Three Takeaways From Airline Information’s 2017 Mega Event Worldwide

Last week wrapped up the eighth annual Mega Event, hosted by Airline Information in Palm Springs, Calif., where the biggest players in travel descended from the sky and converged from the road to discuss, share and take a look back at the last year’s goings-on in the space across three major tracks: Loyalty/FFP, Ancillary Revenue and Co-Brand. This year’s event was dominated by heavy and midsize hitters, from airlines and ground travel to hotels and credit cards. Companies including Air Canada, Air France/KLM, Avis, American Express, Allegiant, Bank of America, Booking.com, Choice Hotels as well as clients like Amtrak and Sun Country Airlines all mingled in the California desert below a canopy of tall palms dressed in Christmas lights. Below are three takeaways from the 2017 Mega Event.

1. Driving loyalty means understanding the value you bring to your customers. As humans.

One of the most memorable discussions of this year’s event happened at the very beginning. The opening interview, as well as the first panel, featured tenured loyalty marketing leaders from Choice Hotels, Caesars Entertainment, and Southwest Airlines, who all weighed in on the question, “Are we really driving loyalty with our programs?” And while their answers were as varied as their geographical footprints and unique value propositions, they fundamentally agreed on one thing: To drive loyalty, double down on what your customers know you for and expect of you, and do that extremely well. Sounds simple. But it’s easily forgotten. Southwest’s Senior Director of Loyalty & Partnerships, Jonathan Clarkson, who shared the impact of Southwest’s program evolution from a credit-based to a revenue-based one, and what he learned from it. One of his key findings was listening to and understanding the sentiment of your customers—and acting on it. For example, his team’s research discovered that, despite most Rapid Rewards members being OK with paying for up to two checked bags, Southwest felt what was more important was to honor why people fly with them in the first place—for frequency and convenience. Despite it being an additional revenue stream, they opted out of charging for the first two bags. The benefit? Exponential program growth. Similarly, Josh Margolis, VP Loyalty of Caesars Entertainment, shared that their Total Rewards members want high-touch, high-experience rewards. Which is why CE assigns hosts to individual, high-value members. Hosts that don’t change over the course of your membership. Why? Intimacy is crucial to building long-term, valuable relationships. Key takeaway: Don’t violate the underlying fabric of your brand’s social contract with your customers. Stay true to that and your customers will stay true to you.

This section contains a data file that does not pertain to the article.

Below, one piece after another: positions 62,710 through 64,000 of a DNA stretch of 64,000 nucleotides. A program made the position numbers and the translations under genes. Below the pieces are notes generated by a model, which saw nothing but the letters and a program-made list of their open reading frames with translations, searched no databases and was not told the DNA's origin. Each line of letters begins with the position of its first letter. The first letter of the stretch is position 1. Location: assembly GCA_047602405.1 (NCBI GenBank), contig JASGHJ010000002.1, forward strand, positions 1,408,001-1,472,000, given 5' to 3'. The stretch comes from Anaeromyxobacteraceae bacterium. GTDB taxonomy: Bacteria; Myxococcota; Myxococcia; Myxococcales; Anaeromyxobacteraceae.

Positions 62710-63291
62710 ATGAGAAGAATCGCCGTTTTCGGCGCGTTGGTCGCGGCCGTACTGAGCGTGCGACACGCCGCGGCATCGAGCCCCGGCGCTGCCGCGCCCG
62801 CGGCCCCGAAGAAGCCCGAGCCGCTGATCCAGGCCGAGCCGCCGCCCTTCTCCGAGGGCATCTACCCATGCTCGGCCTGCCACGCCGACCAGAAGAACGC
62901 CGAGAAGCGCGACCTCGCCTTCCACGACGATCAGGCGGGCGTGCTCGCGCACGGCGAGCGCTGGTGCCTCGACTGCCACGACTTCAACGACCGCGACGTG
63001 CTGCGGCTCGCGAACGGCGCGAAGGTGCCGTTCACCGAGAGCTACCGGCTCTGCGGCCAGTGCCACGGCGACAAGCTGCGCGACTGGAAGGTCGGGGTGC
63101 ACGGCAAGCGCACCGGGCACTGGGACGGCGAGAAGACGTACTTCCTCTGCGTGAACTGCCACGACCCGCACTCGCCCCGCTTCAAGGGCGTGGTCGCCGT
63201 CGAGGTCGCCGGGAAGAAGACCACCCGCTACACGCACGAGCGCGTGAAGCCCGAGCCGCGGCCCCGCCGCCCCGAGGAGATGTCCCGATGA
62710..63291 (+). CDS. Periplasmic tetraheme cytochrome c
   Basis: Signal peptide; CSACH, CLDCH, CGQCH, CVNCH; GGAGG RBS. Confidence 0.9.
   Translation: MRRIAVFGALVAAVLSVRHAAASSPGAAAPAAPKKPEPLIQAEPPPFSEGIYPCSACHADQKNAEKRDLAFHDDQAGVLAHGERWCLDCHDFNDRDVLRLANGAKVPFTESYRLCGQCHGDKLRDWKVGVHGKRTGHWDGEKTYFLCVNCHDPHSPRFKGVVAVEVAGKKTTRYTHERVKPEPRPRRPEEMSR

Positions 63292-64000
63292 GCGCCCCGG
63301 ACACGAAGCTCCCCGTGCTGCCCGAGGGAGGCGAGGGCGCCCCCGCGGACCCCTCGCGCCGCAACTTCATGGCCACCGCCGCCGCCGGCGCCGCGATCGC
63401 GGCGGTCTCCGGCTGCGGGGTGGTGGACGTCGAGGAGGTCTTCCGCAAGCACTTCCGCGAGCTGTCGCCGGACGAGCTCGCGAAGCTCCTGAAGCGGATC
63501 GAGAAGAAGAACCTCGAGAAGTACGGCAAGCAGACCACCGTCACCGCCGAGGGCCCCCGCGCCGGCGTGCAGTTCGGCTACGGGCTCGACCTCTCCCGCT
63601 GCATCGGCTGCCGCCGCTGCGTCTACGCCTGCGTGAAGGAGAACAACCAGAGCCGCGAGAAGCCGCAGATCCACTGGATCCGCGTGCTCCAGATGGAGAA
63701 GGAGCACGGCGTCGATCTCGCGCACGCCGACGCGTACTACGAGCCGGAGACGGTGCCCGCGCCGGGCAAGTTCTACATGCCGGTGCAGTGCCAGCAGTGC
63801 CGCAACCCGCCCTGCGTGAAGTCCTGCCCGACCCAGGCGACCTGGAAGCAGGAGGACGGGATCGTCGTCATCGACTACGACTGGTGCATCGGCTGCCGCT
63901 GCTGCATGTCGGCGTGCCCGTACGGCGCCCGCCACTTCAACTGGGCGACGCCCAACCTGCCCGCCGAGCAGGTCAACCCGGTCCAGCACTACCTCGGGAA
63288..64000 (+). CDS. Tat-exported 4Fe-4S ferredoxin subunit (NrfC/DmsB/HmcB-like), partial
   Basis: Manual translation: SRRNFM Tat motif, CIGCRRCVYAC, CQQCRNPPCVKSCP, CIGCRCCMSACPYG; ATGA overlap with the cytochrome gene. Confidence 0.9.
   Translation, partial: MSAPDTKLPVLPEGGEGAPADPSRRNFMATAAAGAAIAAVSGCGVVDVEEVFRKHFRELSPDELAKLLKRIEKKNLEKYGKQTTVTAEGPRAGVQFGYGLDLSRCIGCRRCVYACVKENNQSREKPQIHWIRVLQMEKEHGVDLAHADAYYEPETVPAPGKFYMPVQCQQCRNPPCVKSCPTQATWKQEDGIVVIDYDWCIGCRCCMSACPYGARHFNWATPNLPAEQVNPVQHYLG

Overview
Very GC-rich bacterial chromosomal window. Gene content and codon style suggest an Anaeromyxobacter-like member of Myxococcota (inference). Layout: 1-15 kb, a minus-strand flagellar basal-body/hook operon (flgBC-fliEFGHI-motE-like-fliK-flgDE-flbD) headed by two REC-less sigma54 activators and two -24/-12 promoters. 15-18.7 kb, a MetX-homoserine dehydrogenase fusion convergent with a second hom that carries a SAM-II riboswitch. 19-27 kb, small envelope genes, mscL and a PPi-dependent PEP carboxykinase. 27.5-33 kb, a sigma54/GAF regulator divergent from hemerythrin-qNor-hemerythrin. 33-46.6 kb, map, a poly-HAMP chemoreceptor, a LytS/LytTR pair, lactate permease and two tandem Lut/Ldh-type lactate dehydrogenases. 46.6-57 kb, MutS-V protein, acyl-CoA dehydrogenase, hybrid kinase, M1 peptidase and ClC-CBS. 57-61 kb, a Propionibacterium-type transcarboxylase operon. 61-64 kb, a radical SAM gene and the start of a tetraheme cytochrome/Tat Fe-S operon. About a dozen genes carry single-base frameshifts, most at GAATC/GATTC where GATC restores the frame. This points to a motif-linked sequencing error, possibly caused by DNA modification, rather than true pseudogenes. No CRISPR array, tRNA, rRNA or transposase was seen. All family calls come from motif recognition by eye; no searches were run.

2. Are we giving loyalty programs enough credit (no pun intended)?